My form of Active Imagination did not present me with inner dialogue or conflict, nor did it involve figures presenting themselves as those from myth. Nor did I explore my dreams in the state of Active Imagination – I set aside time for dream work as a quite separate activity.
However, both my mother and I did find ourselves connecting with various persons as parts of our personality – such that I called these fragment personalities. These were often the elements of the self that needed healing and integration – but I first encountered these in doing deep state psychic readings for people whom I did not know, but whom recognized the “fragments” I identified as belonging to certain times and/or certain events..
Active Imagination As A Tool of the Higher Self
What my experiences with Active Imagination had in common with Jung’s is that the inner experiences unfolded within an order, conceived by Jung as the Mandala and were guided by a dimension of the personality and Soul which is known in most traditions as the Higher Self.
My approach, born of my personal experience during 40 years of daily practice, is to take Jung’s own advice, and let the interior life express itself spontaneously, in both symbolic and real forms, without attempting to guide or “manage it” in any way. It appears to have a dynamic, a life of its own, so that when a “session” is complete, one returns to an ordinary state of consciousness, similar in many ways to when a trance is ended, or a psychic becomes aware that the reading for a client has ended.
Here, in this dimension of reality, all holy ones, including indigenous shamans, have known that transformation – of the self, of daily reality, and even of past and future – is possible. This, amazingly, is done through “rearranging reality” one might say, through rearranging the symbols in which reality is presented to us.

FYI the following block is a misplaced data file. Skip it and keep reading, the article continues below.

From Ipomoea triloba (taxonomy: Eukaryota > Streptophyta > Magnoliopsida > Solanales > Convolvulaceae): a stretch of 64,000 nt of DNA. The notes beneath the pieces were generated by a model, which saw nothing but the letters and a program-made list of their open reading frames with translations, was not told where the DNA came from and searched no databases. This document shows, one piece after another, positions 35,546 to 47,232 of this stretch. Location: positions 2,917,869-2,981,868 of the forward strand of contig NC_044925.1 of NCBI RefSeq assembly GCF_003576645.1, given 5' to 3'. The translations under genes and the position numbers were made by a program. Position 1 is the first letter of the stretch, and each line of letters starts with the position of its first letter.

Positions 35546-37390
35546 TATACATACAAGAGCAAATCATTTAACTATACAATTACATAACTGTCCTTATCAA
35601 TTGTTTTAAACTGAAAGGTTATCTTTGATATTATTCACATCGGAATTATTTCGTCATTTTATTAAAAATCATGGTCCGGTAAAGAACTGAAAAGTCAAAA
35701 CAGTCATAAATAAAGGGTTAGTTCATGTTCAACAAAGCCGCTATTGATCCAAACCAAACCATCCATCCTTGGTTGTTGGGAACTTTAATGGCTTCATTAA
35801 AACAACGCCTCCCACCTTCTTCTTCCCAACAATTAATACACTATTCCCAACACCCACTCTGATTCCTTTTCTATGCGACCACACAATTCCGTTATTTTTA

So in Active Imagination, we are talking not so much about meditation aimed at emptying or stilling of the mind as we are of opening a door into one’s larger Mind – a willingness to look with ones inner, magical Eye. Once “in there” we wait, as if looking at blank blackboard, knowing that images, themes, feelings, and memories – relevant to us in some important way – will begin to appear on their own. As these appear, they seem to be expressing a point, helping us understand something.
That this can be discontinued one day and picked up the next day, while still keeping the threads of the tapestry all connected makes this all most amazing and it becomes evident that the entire process – over months and years – is more than mere random reveries and reflections.
There is clearly a Plan, and each small amount of “work” fits in, sometimes years later, to other parts. It is all guided and collated within the Mandala of the Soul by an Intelligence, the beautiful dimension of the Soul which we call the Higher Self.
Like dreams, this meditative form moves back and forth into one’s childhood, into family matters, current and past relationships, even past lives and how they are impacting this one.